The brilliant autumn sun came out for the sixth annual Women’s Housing March on Saturday, September 15th—along with hundreds of demonstrators. I joined up with a handful of WAVAW colleagues who were carrying our agency’s banner; we found ourselves surrounded by homemade signs emblazoned with calls to improve the quality and accessibility of housing in the Downtown Eastside and to end displacement due to gentrification. I scribbled down a few rousing messages: “Homes Not Jails,” “DTES Is Not for Sale,” “Rent Control Not Social Control,” “Homes Not Pipelines,” “Not Apathetic Anymore: Together Let’s Give a Damn.” One dog was even in on the action, carrying a miniature banner on its back with the word “LIVES” framed by a heart and the word “PROFIT” enclosed in a strike-out circle.
The many speakers who addressed the crowd offered powerful words of their own—and insightful analysis linking housing issues to other pressing political concerns. Connections were drawn to the expansion of the prison system, resource extraction in the form of mining and pipeline projects, child apprehension, police brutality, violence against women, and historic and ongoing colonialism. Many of the speakers were members of the Downtown Eastside Women’s Centre’s Power of Women Group, a grassroots collective of low-income and homeless women who have spearheaded the march for the past six years. Other speakers represented the Aboriginal Front Door Society, the Vancouver Area Network of Drug Users (VANDU), the Union of BC Indian Chiefs, and the Emergency Shelter for Women.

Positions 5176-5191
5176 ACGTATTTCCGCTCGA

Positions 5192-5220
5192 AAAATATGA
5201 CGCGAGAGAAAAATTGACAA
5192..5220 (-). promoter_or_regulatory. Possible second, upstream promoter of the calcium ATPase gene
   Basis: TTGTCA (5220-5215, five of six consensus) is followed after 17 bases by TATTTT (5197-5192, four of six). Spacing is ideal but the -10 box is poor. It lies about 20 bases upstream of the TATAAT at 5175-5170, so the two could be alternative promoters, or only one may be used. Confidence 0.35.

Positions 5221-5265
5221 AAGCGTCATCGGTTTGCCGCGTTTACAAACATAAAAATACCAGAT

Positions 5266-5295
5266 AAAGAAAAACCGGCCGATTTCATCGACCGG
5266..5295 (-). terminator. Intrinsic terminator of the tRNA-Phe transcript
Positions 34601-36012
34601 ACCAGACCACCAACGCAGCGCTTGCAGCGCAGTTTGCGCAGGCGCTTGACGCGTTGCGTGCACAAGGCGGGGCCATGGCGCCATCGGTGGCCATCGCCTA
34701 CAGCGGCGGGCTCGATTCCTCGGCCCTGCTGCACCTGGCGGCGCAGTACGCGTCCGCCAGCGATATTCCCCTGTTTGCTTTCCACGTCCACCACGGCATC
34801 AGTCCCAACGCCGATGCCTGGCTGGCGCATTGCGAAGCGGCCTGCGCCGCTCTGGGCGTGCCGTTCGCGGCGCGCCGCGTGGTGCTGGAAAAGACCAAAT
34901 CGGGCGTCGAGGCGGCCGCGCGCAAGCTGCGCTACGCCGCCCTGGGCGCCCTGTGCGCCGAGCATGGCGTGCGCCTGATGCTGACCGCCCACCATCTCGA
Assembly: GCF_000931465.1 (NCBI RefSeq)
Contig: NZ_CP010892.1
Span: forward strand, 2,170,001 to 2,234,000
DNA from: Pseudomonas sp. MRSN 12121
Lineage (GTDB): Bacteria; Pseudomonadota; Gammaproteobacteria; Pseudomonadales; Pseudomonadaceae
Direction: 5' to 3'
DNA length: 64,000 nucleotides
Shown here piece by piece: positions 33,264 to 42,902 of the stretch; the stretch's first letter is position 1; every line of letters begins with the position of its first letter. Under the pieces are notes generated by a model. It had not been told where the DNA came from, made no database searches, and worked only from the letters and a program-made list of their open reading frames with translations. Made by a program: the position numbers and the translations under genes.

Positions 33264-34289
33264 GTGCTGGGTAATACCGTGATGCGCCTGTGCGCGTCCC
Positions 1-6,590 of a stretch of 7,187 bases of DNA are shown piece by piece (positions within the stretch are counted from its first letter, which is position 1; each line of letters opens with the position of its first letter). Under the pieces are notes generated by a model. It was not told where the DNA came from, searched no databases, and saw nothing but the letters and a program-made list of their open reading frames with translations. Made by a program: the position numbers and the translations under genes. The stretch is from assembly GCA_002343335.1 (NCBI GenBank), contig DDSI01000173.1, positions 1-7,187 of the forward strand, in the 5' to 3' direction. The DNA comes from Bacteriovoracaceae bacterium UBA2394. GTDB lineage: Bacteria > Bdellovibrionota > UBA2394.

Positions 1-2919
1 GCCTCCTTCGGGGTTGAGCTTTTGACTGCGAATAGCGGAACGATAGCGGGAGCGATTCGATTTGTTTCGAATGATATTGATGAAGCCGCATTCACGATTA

The march included moments of reflection at various stopping points along the route. In front of the former Pantages Theatre site, now slated for condo development, marchers paused to reflect on the consequences of gentrification; at Main and Hastings, we formed a circle around the intersection to remember missing and murdered women; outside the former Vancouver Police Department office at 312 Main Street, speakers criticized the allocation of public funds to policing instead of homes. (Marie from the Power of Women Group poetically demanded “windows not bars.”) The marchers then proceeded to the intersection of Carrall and Water in Gastown, where we considered the destruction of indigenous land as a mechanism of displacement, and to Pigeon Park, where we were treated to a street theatre performance parodying the upscale restaurateurs who drive gentrification in the neighbourhood. The march concluded with a second visit to the Pantages site, where we were all encouraged to contribute to a colourful mural opposing condo development.
Research shows that action on affordable housing is as urgently needed now as it ever has been. According to Metro Vancouver’s Housing Data Book, over 8,500 households in Metro Vancouver were on the waiting list for social housing last year. The 2011 Vancouver Homelessness Count uncovered an increase in homelessness among women, families, and youth, and found that Aboriginal people were at a particularly high risk of ending up on the streets or in the shelter system. In almost all cases, the report concluded, homelessness resulted at least partly from a lack of affordable housing, income security, or support services. These factors are particularly prevalent in the Downtown Eastside. In 2008, a study by the Carnegie Community Action Project revealed that only 0.2% of Downtown Eastside rooms for which data was available were rentable for the social assistance housing allowance of $375 monthly. The remainder of available rooms were being closed to make way for upscale condos and businesses or were being converted into more expensive student-only accommodations or hotels rented by the day or week.
Let’s all do what we can to stop the displacement of low-income communities and ensure that everybody has a place to call home. To quote the placard carried by a WAVAW staff member at the march, “Housing is a right.”
Written by Alana Prochuk, Coordinator at WAVAW for the Mobilization Against Violence – University Partnership (MOV-UP)